If you were adopted from another country as a child, chances are you don’t remember the language you were first exposed to. Instead, when you arrived with your parents in your new country, you started to learn their language, and in no time this language became your only verbal form of communication. To this day, you speak just like every other kid who grew up in your country. Right? Wrong! As a new study in Nature shows, your forgotten first language is probably still influencing you right this moment. Sérieux?!
Yes, seriously. The scientists built on a previous finding that adopted children from China, who had discontinued Chinese as young children and become monolingual in French, showed similar brain activation patterns to Chinese speakers when presented with a unique Chinese sound1. Crucially, the monolingual French control group, who’d never spoken a different language, didn’t match this pattern. Intrigued by this result, they investigated further and found that when speaking French, the adoptees (who considered French their only language!) showed a brain activation pattern more resembling that of Chinese-French bilinguals than those of the French-only speakers, by ‘recruiting’ more of their brain areas. These two findings together seem to suggest that strong neural connections are made when a person acquires their first language, and these influence the acquisition of the second language.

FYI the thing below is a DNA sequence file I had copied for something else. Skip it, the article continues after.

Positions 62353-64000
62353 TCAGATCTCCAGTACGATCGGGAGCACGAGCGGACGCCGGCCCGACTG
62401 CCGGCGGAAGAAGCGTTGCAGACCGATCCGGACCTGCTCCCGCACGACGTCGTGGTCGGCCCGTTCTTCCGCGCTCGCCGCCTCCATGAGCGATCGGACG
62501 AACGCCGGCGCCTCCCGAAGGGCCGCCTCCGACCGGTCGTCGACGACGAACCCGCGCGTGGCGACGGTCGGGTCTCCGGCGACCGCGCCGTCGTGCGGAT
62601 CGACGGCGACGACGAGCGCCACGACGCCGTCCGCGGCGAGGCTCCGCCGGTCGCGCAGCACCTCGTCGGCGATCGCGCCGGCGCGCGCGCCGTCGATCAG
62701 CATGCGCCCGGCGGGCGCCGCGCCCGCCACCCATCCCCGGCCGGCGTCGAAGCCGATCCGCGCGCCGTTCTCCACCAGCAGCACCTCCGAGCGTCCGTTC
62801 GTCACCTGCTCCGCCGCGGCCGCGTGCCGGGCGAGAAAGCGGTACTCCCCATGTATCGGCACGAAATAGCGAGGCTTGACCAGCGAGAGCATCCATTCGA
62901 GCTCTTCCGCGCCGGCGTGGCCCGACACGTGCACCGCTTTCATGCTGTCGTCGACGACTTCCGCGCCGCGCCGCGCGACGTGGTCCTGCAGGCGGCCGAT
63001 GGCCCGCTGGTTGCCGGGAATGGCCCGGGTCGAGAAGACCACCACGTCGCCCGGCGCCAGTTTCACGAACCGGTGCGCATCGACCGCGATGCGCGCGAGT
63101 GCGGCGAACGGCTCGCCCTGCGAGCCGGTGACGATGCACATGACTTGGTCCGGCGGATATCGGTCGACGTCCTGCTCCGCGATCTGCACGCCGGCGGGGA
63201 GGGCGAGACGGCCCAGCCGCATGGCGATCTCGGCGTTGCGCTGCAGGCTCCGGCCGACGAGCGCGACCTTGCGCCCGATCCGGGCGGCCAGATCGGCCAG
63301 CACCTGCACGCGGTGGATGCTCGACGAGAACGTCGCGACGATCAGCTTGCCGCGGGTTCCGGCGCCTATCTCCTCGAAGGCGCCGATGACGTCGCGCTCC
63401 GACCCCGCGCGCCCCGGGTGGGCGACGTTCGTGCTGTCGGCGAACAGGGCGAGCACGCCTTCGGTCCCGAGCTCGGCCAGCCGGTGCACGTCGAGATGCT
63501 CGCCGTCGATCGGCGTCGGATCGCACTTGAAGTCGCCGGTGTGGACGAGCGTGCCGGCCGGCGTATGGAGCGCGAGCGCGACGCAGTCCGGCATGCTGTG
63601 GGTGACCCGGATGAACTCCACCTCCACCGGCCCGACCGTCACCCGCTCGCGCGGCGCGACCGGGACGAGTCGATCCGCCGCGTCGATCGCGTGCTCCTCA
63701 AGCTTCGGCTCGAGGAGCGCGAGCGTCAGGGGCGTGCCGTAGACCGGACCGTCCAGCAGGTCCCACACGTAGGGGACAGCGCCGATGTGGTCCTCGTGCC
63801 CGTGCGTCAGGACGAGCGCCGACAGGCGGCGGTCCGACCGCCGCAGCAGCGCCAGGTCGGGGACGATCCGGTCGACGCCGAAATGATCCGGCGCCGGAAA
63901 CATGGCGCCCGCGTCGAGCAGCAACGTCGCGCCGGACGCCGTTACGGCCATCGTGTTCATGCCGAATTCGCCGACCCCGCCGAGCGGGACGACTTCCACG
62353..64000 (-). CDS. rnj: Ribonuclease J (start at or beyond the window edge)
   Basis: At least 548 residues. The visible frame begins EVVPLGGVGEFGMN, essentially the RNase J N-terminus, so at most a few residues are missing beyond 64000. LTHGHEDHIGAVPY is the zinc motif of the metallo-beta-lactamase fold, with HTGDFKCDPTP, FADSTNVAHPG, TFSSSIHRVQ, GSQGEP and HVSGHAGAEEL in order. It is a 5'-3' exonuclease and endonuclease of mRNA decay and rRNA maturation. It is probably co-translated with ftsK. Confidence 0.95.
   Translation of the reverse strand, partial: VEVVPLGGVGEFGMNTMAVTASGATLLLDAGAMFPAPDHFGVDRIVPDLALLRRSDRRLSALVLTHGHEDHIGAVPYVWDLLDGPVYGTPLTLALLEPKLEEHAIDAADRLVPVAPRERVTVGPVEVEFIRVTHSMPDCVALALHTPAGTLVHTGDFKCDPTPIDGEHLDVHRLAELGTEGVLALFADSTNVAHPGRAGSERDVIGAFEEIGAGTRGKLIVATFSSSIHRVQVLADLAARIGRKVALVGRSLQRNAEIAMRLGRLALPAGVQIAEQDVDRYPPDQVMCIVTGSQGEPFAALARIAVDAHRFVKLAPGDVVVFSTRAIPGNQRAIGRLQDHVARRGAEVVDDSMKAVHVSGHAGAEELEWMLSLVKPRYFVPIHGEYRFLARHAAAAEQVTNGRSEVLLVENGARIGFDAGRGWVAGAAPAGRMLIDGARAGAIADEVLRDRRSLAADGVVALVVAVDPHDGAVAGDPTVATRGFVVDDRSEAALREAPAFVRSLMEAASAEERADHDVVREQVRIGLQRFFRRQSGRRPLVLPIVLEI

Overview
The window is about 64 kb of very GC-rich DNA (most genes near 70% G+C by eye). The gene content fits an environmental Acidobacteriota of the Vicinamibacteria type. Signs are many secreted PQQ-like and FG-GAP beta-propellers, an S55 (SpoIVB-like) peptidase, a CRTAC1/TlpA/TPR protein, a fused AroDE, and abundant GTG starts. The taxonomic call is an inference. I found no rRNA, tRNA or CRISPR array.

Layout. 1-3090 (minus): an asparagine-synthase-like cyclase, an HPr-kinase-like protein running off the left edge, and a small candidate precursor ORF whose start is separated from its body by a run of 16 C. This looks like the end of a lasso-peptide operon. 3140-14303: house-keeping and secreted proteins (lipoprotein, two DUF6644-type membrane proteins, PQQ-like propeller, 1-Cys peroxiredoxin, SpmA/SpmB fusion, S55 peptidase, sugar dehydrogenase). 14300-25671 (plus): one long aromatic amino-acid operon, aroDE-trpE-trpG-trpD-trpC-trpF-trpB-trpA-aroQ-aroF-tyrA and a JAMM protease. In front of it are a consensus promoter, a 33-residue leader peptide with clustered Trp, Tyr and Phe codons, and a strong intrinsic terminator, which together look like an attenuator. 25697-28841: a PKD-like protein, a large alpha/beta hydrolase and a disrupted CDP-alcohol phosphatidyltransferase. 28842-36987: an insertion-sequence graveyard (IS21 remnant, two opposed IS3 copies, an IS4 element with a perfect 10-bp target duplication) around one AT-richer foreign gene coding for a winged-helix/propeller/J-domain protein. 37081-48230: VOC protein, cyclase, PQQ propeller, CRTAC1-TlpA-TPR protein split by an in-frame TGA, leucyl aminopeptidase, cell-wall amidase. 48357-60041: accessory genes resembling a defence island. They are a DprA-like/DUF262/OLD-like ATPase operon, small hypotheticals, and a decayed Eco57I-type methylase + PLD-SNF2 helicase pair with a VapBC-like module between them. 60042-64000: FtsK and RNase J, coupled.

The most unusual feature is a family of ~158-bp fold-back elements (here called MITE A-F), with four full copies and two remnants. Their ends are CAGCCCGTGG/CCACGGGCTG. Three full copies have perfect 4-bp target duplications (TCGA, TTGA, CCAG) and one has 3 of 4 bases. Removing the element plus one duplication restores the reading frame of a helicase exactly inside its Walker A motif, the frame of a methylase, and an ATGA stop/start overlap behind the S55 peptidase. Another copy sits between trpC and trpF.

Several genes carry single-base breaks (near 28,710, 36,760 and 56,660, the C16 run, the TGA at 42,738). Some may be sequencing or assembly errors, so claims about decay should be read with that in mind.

It is still unclear exactly why bilinguals, who speak both languages to a native standard, and international adoptees need to recruit more brain areas when speaking their second language. It has however been suggested that it might explain why bilinguals seem to benefit from certain cognitive advantages2. In any case, it can only be considered poetic that the first words you ever heard will forever be with you, as a blueprint in your brain.
Edited by Debbie Nicol